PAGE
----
Plummer-Vinson Syndrome

September 15, 2006

A 44-year-old African American woman presented to the emergency department with constipation of 4 days' duration. She also complained of a sticking sensation in her throat over the past year and dysphagia to solids but not liquids. Over the past 2 years, she had an unintentional 40-lb weight loss, which she attributed to decreased appetite.

A 44-year-old African American woman presented to the emergency department with constipation of 4 days' duration. She also complained of a sticking sensation in her throat over the past year and dysphagia to solids but not liquids. Over the past 2 years, she had an unintentional 40-lb weight loss, which she attributed to decreased appetite.

Two months earlier, the patient began to have shortness of breath on exertion; she had to rest after walking a few blocks and became dizzy when she rose quickly from a sitting position. She denied chest pain, orthopnea, and paroxysmal nocturnal dyspnea. Her menstrual history was significant for menorrhagia of 1 year's duration.

The patient had pale conjunctivae, bilateral angular cheilitis (A), glossitis (B), and bilateral spoon-shaped nails (koilonychia) (C). The white blood cell count was 7300/µL; hemoglobin level, 5.7 g/dL; platelet count, 555,000/µL; mean corpuscular volume, 55 fL; red blood cell distribution width, 22%; and ferritin, 6 ng/mL.

A pelvic ultrasonogram showed an enlarged uterus and multiple fibroids; the largest lesion was 5 cm. An upper GI barium study disclosed a cervical web on the anterior part of the esophagus (D). Upper endoscopy revealed thickening of the esophageal mucosa and a web, which was ruptured with the scope.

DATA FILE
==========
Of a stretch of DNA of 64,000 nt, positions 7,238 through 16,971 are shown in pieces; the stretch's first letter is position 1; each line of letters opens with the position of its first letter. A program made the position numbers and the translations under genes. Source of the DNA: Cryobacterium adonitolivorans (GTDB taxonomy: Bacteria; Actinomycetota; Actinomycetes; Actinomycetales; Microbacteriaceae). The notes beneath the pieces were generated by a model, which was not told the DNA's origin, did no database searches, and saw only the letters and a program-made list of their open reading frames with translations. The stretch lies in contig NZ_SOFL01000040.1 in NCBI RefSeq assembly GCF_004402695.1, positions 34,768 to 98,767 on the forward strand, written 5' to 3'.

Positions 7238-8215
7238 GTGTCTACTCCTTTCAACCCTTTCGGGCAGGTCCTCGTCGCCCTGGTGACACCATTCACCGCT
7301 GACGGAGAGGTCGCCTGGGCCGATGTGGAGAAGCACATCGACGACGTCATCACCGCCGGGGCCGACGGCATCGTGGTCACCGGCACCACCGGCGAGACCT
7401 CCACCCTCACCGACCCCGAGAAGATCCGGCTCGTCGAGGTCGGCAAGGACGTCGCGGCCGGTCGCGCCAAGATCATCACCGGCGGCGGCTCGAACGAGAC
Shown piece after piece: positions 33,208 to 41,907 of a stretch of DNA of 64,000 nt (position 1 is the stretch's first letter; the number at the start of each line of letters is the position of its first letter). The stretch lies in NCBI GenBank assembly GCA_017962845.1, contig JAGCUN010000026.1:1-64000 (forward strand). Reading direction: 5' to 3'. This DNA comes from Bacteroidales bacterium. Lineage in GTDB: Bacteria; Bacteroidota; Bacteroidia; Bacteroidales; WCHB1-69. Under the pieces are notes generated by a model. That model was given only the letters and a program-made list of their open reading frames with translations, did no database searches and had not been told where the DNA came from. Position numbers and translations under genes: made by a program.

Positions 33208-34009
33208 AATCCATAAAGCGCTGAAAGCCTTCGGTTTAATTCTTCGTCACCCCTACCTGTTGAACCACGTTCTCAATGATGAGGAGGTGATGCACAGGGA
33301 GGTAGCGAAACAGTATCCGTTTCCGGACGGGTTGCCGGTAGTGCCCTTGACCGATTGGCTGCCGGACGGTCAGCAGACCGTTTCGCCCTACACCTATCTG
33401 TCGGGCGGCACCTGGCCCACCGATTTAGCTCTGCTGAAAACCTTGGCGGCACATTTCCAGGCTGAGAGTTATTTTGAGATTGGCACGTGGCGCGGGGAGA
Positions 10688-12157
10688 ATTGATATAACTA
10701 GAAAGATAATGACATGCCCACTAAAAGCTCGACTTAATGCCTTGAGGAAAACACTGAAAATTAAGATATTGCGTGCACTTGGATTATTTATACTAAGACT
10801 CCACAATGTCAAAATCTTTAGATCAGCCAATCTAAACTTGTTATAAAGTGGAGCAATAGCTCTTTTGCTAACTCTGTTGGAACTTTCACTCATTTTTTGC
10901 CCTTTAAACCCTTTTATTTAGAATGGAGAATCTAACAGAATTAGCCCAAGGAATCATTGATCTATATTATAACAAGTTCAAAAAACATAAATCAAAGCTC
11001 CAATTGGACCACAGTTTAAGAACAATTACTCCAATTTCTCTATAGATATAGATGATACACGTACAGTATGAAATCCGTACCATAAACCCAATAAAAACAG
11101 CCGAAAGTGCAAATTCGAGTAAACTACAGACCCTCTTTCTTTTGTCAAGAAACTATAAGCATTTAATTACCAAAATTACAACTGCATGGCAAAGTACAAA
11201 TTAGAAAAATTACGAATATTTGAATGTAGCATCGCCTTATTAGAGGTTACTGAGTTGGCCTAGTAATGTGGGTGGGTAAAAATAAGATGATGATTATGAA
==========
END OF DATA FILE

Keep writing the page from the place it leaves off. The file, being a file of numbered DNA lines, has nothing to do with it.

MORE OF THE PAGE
Mayada Issa, MD, Linda Green, MD, Jalil Ahari, MD, and Kalai Ayyanar, MD, of Prince George's Hospital Center, Cheverly, Md, diagnosed Plummer-Vinson syndrome (PVS) based on the following findings:

•History of painless dysphagia and the finding of an esophageal web.

•Presence of glossitis, angular cheilitis, and koilonychia.

•Iron deficiency anemia caused by the long-standing menorrhagia secondary to fibroids.

PVS occurs most frequently in women aged 30 to 70 years.1 The syndrome is characterized by a triad of dysphagia, an esophageal web, and iron deficiency anemia.2 It has been associated with other causes of iron deficiency, such as celiac disease3 and a large diaphragmatic hernia that causes chronic blood loss.1

Iron repletion often ameliorates symptoms; however, some patients may require esophageal dilatation or bougienage.1,4 Because PVS is associated with an increased incidence of postcricoid carcinoma, patients with the syndrome require yearly endoscopic surveillance.4,5

This patient was transfused with 2 units of packed red blood cells followed by intravenous iron therapy. Her dysphagia and constipation resolved within a few days, and she was discharged. She was advised to take an oral iron supplement daily and to follow up with her gynecologist. *

References:

REFERENCES:

1.

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Am J Gastroenterol.

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2.

Lopez Rodriguez MJ, Robledo Andres P, Amarilla Jimenez A, et al. Sideropenic dysphagia in an adolescent.

J Pediatr Gastroenterol Nutr.

2002;34:87-90.

3.

Dickey W, McConnell B. Celiac disease presenting as the Paterson-Brown Kelly (Plummer-Vinson) syndrome.

Am J Gastroenterol

. 1999;94:527-529.

4.

Hoffman RM, Jaffe PE. Plummer-Vinson syndrome. A case report and literature review.

Arch Intern Med.

1995;155:2008-2011.

5.

Godino J, Wong PW. A triad of troubling findings. Plummer-Vinson syndrome.

Postgrad Med.

2000;108: 109-110.